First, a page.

Fearing that foreclosure was only one more missed payment away, Ernest Frye, Jr., took the first steps yesterday to get help with the mortgage on his South Toledo home.
After attending an event to offer advice to distressed owners, Mr. Frye, 57, was hopeful that information that he got about a Federal Housing Administration program could avert having the house fall into foreclosure.
"I am trying to be pre-emptive," explained Mr. Frye. He attended the state-sponsored Borrower Outreach Day at Owens Community College in Perrysburg Township.
People having trouble paying their mortgages or in danger of foreclosure got the chance to meet with credit counselors and housing specialists and go face to face with lenders privately to discuss their financial problems.
The foreclosure rate in Ohio has ranked among the top five states for several months and bounced above 51 percent in the first six months this year compared to last year for metro Toledo, a national report shows.
Lucas County Treasurer Wade Kapszukiewicz said, "There is no secret in what a crisis we face in this country as the housing bubble continues to burst. People are hurting. People are scared. There is nothing more frightening than the notion of losing your home."
Half of foreclosures can be prevented by having financially strapped borrowers reaching out to lenders to work on the problems, Mr. Kapszukiewicz said.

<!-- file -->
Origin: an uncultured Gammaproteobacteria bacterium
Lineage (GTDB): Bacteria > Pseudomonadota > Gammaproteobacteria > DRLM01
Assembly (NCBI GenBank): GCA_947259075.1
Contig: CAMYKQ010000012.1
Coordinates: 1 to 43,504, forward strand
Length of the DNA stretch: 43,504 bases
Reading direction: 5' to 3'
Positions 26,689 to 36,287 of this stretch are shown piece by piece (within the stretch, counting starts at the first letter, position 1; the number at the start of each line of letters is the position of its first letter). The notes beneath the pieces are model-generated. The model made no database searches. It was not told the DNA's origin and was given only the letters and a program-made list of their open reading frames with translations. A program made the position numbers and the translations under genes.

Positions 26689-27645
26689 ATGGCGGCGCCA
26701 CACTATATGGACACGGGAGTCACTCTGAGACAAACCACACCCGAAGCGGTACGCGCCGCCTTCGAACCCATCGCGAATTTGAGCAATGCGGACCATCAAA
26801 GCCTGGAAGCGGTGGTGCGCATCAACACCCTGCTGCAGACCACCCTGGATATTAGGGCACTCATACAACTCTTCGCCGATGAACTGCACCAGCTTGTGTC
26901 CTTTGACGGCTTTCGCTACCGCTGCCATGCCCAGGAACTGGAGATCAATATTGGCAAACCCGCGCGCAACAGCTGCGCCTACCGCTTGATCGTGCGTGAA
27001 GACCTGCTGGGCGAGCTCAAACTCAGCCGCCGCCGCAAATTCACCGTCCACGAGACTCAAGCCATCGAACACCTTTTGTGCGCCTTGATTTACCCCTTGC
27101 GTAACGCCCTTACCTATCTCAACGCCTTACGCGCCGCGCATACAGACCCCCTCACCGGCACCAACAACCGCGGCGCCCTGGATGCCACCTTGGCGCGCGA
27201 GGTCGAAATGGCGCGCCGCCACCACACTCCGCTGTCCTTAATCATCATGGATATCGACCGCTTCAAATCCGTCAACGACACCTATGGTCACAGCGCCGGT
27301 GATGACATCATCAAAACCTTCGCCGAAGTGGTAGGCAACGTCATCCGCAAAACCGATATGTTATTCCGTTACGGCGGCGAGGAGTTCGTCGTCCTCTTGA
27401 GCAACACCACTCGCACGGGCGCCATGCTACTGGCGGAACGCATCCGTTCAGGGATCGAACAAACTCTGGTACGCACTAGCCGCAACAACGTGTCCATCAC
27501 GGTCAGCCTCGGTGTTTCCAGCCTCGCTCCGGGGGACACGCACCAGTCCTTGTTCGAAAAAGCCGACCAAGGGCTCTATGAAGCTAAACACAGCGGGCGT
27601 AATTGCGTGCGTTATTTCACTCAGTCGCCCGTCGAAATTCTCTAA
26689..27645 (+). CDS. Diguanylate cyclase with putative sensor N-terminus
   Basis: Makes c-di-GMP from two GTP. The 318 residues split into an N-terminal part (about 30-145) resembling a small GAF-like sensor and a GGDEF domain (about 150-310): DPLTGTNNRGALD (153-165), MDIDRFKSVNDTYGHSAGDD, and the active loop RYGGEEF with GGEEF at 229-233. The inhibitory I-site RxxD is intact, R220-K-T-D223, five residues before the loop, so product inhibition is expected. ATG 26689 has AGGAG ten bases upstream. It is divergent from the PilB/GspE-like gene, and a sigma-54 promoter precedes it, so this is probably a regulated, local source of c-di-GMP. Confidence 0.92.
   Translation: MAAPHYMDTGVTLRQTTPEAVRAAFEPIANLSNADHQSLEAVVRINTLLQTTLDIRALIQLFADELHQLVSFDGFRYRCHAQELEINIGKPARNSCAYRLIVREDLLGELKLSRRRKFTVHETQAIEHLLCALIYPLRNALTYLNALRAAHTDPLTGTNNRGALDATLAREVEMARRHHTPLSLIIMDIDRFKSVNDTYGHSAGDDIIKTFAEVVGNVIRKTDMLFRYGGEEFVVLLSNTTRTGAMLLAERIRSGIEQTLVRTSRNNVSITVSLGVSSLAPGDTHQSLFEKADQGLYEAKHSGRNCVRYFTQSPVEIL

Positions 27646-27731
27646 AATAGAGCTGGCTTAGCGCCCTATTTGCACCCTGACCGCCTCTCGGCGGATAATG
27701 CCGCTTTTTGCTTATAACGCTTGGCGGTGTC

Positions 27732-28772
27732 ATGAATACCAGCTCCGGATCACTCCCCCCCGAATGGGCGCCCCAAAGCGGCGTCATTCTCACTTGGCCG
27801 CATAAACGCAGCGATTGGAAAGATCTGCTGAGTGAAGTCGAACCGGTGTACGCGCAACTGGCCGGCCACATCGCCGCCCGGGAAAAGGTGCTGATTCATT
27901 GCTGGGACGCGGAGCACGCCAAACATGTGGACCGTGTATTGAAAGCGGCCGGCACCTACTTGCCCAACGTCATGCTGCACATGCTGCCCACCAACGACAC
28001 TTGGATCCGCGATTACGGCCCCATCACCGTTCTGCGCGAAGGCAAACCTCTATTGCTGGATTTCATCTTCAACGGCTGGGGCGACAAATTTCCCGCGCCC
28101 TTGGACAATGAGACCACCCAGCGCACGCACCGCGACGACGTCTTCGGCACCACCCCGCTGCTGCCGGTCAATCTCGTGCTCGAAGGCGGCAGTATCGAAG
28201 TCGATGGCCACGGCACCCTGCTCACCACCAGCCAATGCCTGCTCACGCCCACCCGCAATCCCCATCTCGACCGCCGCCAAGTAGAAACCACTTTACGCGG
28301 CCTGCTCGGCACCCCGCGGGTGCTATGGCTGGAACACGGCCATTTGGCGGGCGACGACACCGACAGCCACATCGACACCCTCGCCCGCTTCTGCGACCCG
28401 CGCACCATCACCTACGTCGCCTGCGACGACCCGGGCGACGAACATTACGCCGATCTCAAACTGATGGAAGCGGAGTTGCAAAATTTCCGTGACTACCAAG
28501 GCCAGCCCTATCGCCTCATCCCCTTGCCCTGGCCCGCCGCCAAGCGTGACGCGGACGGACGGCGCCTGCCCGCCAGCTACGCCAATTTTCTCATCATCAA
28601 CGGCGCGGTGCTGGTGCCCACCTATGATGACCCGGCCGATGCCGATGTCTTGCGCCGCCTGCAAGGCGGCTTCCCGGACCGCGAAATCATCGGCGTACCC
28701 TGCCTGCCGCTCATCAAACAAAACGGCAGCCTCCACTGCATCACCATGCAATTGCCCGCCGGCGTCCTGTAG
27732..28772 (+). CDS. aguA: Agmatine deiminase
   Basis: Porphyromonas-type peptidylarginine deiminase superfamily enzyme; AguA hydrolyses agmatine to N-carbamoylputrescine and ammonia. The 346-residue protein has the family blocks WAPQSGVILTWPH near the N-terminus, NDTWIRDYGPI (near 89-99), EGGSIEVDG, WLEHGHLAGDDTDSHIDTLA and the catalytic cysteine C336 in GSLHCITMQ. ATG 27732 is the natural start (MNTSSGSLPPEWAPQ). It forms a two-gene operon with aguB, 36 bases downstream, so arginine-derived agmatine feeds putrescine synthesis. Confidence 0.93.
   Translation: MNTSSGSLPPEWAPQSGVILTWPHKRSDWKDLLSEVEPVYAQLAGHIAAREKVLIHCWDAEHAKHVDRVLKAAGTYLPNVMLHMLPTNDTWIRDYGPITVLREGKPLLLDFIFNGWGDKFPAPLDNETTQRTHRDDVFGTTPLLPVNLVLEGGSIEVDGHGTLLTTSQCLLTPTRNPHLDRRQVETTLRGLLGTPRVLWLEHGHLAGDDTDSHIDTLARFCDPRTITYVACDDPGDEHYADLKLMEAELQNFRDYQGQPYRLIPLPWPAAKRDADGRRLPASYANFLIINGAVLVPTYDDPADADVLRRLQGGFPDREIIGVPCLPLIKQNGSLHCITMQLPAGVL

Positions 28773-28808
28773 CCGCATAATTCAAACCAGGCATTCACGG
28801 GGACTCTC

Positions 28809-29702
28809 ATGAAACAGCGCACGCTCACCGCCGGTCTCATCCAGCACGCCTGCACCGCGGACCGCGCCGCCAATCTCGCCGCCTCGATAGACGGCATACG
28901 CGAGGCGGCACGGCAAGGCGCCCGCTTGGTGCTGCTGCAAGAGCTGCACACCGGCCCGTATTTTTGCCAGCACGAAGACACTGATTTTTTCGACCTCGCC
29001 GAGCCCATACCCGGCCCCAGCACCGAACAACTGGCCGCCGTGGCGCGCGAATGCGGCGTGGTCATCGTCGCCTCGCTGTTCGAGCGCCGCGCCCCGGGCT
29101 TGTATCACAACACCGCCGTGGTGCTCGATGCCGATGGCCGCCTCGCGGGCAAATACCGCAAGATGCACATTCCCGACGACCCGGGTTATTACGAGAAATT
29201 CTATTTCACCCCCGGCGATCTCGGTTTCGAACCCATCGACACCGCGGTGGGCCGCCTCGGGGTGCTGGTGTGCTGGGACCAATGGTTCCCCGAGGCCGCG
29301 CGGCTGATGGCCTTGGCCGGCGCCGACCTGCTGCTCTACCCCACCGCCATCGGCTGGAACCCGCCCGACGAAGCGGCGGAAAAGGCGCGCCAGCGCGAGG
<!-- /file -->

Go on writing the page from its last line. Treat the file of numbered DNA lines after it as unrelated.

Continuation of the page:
The subprime mortgage market and holders of mortgages with adjustable rates that are about to increase are among the reasons lenders are repossessing houses, said Douglas Burcham, a loan officer with Flagstar Bank, one of the lenders that participated in the program.
"Unfortunately, for the people in foreclosure, it is hard to get them out of that situation," he said.
Lucas County Commissioner Tina Skeldon Wozniak said 823 homes were sold in the county last month, but 430 houses went into foreclosure.
The program was the third Borrower Outreach Day. In Nelsonville in southeast Ohio, about 25 participants sought information. About 350 people went to the program in Columbus.
Douglas Shelby, of the U.S. Department of Housing, which was among the sponsors, said it is hard to tell how many homes could have been saved if the outreach had started sooner.
"I think, at least on the federal government side, we were slow in moving to address the problem," he said.
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